During a June 7 conference to reveal the results of the campaign to retrieve state lands, Prime Minister Sherif Ismail said the government, with the help of its executive agencies, had managed to reverse 69% of the infringement cases so far. He added that during the next phase, the governors will play a more active role and government efforts will continue, with the aim to protect state lands from encroachment and prevent any new violations, while continuing to remove any previous violations.

This was not the first time that Sisi sought to confront the illegal use of state lands across the republic. On Feb. 18, Sisi issued a presidential decree to form a committee tasked with retrieving seized public land in all possible legal ways as well as drafting reports on the factors that led to their seizure, in order to propose solutions aimed at preventing future cases.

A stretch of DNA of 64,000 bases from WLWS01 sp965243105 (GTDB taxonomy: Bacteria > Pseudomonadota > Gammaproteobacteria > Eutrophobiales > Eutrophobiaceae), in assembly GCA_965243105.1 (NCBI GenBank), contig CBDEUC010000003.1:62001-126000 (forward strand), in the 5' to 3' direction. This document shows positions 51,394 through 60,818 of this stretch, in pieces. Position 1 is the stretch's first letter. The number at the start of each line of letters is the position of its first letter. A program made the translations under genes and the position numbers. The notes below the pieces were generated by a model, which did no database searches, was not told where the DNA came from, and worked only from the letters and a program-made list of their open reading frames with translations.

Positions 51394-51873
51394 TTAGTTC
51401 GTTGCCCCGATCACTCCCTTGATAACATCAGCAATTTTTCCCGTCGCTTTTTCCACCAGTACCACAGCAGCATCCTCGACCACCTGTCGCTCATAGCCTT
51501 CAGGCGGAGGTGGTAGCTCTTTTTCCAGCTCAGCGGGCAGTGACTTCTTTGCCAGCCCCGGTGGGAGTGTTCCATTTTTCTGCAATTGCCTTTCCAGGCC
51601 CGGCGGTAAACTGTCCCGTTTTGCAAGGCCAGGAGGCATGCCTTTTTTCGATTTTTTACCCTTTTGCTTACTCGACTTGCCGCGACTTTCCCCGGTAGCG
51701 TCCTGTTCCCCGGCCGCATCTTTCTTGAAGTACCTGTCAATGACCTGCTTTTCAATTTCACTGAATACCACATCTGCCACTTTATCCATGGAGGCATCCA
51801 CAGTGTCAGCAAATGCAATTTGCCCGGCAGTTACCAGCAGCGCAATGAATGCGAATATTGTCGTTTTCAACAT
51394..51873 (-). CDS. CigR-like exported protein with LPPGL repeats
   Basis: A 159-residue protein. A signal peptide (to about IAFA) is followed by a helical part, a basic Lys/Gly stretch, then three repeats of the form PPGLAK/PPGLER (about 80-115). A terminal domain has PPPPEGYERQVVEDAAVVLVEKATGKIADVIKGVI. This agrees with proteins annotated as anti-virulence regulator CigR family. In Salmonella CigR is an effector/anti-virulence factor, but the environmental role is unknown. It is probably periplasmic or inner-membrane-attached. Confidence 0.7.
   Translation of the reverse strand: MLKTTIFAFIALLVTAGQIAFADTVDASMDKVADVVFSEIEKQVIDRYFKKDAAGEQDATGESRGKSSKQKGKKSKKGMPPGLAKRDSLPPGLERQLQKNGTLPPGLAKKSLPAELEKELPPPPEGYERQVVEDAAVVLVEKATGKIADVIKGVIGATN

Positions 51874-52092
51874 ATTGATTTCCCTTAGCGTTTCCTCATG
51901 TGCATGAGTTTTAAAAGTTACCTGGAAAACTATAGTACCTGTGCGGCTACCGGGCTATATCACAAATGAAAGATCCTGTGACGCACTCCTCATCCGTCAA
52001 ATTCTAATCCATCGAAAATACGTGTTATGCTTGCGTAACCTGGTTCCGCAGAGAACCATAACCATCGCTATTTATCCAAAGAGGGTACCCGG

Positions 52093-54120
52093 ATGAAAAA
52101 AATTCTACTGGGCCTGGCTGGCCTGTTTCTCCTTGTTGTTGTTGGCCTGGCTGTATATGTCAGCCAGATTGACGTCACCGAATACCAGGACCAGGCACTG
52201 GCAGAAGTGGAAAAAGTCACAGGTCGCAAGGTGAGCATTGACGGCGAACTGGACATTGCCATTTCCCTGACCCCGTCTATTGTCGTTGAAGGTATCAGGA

Encroachments on state lands spread like wildfire in Egypt following the January 25 Revolution in 2011, as the government failed to fight the phenomenon amid a state of chaos and the breakdown of the state apparatus. Those involved include businessmen and farmers.

The committee — headed by the assistant to the president of the Republic for National and Strategic Projects, Ibrahim Mahlab — includes Minister of Local Development Ahmed Zaki Badr; representatives of the ministries of justice, defense and interior; and representatives of the General Intelligence, the Administrative Control and the Public Funds Investigation departments within the Ministry of Interior, the Notaries Union of Egypt and the Egyptian Survey Authority.

This committee, however, failed to achieve the objective for which it was established, as the government and the executive bodies were not so cooperative, Majdi Malak — member of the Committee on Agriculture in the House of Representatives — told Al-Monitor.